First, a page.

Sentences — January 28, 2009, 1:52 pm

Updike the Critic

John Updike gave us a great many ways to be grateful. He embraced forms (novel, story, poem, essay, play) polyamorously, and then within each of these offered variations aplenty. His facility, to writers, was, depending on their temperaments, a source of envy, awe, or annoyance. I’ve heard many young poets through the years complain loudly about Updike’s uptake of the scanty column inches allotted to poetry in The New Yorker and elsewhere, as though it wasn’t his right to plant his feet iambically where he chose. That he did feel well at ease to do as he pleased provided those who enjoyed his verses the obvious pleasure of them, but it also offered friction: as much as writers were inspired by him, his example also provided a way for the young writer to define herself against him. The recent vogue for starry-eyed “mentoring” elides the no less necessary, perhaps more needed, role played by the king’s statue in the town square: something to tilt at, taunt, topple.

Knocking Updike, though, as David Foster Wallace lovingly and famously did, is easy, because toppling Updike was made impossible by Updike. Wallace might have made him teeter upon his plinth, but he did not crumble; there’s simply too much very fine writing to deny him his place at a table to which few of his contemporaries could feel themselves worthy of an invitation, much less a place. Picked-up Pieces was the first of Updike’s books to leave an uncomplicated mark on me. I read this collection of essays on literature in college at a time where postmodernism was the rage. Updike’s appraisals of books I happened to be reading at the time (Nabokov, big surprise) reoriented me as to how how the practice of reading was, in the academy, being queered by an approach that, whatever its merits, ultimately had little to say to me about why I was reading to begin with. Whereas Updike’s writerly sympathies were readerly. Updike wrote about writing as reading in the way David Gates, in his beautiful Jernigan, defines the practice: it was “not just going along with the words but thinking about things at the same time.”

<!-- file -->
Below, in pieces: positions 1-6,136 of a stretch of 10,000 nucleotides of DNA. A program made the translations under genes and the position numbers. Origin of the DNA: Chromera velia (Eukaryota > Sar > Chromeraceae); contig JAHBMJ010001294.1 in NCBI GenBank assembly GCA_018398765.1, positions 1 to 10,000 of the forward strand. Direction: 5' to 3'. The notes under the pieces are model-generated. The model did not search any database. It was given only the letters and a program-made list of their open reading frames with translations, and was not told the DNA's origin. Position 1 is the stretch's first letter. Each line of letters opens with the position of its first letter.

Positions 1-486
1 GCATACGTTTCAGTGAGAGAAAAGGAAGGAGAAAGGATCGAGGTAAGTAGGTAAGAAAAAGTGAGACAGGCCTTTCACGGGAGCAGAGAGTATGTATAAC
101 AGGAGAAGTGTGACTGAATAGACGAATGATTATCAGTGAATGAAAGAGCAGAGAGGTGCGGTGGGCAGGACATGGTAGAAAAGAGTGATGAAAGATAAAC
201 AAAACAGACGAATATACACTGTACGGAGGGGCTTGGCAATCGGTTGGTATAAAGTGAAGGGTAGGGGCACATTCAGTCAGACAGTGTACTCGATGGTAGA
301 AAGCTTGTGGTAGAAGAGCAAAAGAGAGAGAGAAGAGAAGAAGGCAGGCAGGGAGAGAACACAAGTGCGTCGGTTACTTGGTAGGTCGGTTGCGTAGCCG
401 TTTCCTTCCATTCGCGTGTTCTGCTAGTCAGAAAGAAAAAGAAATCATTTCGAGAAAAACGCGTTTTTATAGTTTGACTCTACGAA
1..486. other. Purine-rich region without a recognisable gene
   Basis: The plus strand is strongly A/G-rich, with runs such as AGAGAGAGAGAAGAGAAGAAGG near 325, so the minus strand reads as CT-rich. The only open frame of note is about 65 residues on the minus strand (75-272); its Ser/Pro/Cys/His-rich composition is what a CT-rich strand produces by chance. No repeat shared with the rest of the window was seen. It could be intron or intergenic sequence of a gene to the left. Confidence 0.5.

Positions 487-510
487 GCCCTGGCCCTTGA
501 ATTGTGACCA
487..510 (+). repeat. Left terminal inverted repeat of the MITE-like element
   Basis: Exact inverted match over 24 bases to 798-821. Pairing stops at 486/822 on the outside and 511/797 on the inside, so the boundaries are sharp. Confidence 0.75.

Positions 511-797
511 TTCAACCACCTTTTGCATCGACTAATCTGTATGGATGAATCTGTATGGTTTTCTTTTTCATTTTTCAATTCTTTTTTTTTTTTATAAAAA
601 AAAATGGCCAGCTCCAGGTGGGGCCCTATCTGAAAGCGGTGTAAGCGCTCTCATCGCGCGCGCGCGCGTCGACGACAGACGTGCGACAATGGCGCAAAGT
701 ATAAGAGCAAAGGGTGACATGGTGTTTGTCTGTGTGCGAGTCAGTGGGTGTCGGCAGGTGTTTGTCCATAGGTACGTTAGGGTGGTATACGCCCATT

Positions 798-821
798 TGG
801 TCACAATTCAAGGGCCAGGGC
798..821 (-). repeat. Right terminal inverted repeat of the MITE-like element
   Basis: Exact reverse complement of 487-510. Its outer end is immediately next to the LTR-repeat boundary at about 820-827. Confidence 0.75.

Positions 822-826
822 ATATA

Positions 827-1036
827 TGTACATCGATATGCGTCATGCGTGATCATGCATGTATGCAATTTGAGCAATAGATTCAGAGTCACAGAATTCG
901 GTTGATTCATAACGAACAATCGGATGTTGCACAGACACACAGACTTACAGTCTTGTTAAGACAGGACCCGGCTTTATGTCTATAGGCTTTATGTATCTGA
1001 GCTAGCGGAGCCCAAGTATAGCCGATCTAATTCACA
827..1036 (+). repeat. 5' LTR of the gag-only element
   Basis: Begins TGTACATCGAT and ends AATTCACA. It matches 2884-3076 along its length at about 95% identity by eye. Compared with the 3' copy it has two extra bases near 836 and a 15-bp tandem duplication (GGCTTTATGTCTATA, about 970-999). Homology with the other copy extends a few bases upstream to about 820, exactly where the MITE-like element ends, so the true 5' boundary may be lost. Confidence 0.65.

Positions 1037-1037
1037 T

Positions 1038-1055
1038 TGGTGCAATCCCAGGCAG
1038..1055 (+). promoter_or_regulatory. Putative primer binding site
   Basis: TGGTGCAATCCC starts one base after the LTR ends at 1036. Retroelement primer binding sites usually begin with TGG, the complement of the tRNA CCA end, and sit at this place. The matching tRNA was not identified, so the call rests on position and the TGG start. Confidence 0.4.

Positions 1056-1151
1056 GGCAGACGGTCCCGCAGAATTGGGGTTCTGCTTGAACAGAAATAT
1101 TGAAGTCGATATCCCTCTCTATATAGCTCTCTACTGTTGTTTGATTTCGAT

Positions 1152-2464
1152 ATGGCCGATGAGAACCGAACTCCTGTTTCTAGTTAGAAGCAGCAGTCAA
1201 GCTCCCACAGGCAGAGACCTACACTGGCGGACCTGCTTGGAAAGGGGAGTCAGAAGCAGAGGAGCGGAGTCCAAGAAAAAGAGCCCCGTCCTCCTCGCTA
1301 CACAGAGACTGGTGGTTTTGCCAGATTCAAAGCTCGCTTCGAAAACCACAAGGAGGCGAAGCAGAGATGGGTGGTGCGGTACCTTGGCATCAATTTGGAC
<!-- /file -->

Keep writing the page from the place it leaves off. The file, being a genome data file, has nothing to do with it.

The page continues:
As someone who writes for a living about books, I’ve always been astonished by Updike’s capacities as a critic. In conversation on this topic, young critics (those who take tea with the young poets mentioned above) have often questioned the sincerity of my appreciation of Updike’s literary essays. They always seem quick to say “Oh yeah, great stuff. Who could disagree with his appraisal of Fear of Flying as a ‘loveable, delicious novel….’” Martin Amis, a great admirer of Updike’s, mind, has an essay in this mode that takes the dismissive tone and at least makes an argument out of it. “Kind to stragglers and also-rans, to well-meaning duds and worthies, and correspondingly cautious in his praise of acknowledged stars and masters, Updike’s view of twentieth-century literature is a leveling one.” Yes and no. Certainly there are examples of Updike’s grading on a generous curve. But here’s the thing: if you sat down and wrote 5,000 pages of book reviews in your lifetime—well over a million words, for that’s the tally in Updike’s case—I’m pretty sure there’d be a conspicuous failing or two.

Far more conspicuous, it seems to me, is Updike’s successes in that form. His reviews were generous, but not in the sense that he regularly mollycoddled mediocrity. He tried to take at books on the terms they set for themselves, then tried to evaluate how well they managed on those terms, then looked at whether those terms were themselves adequate, useful, or beautiful. This habit of mind alone is unusual in the practice of long form literary criticism, which in lesser hands attached to meaner minds devolves into a sport of knaves. “What can one say, critically, about a critic without seeming hypercritical?” asked Updike in his assessment of Cyril Connolly. Of Updike the critic I can say: he will be missed.

Share
Single Page

More from Wyatt Mason:

Conversation October 2, 2015, 8:26 am

Permission to Speak Frankly

“By committing to the great emotional extremes demanded by Greek tragedy,” says Bryan Doerries, author of The Theater of War, “the actors are in effect saying to the audience: ‘If you want to match our emotional intensity, that would be fine.’”

From the October 2014 issue

You Are Not Alone Across Time

Using Sophocles to treat PTSD

From the February 2010 issue

The untamed

Joshua Ferris’s restless-novel syndrome